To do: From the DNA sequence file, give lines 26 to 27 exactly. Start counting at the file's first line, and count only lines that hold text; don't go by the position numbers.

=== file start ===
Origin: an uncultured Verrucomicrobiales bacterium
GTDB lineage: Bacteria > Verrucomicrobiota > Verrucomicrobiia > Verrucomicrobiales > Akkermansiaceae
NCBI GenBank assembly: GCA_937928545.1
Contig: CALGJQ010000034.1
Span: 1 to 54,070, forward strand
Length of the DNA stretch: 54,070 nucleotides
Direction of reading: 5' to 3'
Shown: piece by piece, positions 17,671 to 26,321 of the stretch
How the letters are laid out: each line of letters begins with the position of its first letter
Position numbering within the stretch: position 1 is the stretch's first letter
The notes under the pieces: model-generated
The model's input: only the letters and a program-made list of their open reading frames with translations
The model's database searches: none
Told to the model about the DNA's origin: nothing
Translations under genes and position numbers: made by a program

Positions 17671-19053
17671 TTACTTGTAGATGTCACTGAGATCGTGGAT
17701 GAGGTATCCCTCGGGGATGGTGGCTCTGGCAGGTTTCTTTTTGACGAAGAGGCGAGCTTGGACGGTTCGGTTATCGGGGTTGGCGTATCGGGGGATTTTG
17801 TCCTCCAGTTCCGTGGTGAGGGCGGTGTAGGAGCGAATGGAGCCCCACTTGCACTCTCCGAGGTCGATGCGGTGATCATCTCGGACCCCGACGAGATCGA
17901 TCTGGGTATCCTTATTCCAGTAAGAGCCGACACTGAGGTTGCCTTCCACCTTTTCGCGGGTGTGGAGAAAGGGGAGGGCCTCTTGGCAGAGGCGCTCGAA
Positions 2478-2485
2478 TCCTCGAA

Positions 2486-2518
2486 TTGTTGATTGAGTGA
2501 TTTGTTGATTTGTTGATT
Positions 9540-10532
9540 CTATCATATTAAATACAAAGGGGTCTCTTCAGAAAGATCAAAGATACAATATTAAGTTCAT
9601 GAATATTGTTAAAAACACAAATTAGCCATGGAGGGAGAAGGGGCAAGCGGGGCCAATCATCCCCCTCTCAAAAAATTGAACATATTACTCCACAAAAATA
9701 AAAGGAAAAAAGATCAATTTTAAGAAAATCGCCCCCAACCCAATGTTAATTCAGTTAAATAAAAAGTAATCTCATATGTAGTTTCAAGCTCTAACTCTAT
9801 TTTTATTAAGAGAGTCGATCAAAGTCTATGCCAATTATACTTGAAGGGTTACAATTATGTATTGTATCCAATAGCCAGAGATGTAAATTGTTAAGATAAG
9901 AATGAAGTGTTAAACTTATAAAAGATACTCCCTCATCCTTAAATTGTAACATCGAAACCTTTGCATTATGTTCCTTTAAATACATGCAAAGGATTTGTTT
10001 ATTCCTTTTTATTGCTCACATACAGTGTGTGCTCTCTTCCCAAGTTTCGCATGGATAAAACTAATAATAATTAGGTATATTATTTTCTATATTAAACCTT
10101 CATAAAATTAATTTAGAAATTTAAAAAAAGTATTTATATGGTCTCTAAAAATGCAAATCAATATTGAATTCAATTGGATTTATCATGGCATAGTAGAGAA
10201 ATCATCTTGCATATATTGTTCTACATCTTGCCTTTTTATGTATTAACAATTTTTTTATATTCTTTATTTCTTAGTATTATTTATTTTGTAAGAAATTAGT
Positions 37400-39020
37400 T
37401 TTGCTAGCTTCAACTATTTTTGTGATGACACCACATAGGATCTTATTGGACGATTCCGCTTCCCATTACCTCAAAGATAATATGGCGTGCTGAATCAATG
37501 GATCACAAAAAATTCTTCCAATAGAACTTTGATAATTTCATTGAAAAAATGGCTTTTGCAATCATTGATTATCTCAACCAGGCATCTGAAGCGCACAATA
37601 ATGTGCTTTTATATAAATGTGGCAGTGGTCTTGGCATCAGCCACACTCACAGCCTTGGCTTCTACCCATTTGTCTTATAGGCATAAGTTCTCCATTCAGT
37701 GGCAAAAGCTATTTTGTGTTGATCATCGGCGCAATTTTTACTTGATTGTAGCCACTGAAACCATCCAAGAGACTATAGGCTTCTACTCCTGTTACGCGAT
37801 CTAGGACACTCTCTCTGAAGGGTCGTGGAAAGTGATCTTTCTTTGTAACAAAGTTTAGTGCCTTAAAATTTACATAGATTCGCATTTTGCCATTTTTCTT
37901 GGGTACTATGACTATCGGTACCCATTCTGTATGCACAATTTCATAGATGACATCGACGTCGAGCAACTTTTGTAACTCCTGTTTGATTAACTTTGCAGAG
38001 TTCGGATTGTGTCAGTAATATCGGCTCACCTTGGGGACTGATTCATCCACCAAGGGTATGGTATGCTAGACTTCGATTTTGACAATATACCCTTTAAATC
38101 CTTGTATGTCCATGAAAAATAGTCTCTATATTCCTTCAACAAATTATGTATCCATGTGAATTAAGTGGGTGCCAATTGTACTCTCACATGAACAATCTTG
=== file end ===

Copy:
Positions 9540-10532
9540 CTATCATATTAAATACAAAGGGGTCTCTTCAGAAAGATCAAAGATACAATATTAAGTTCAT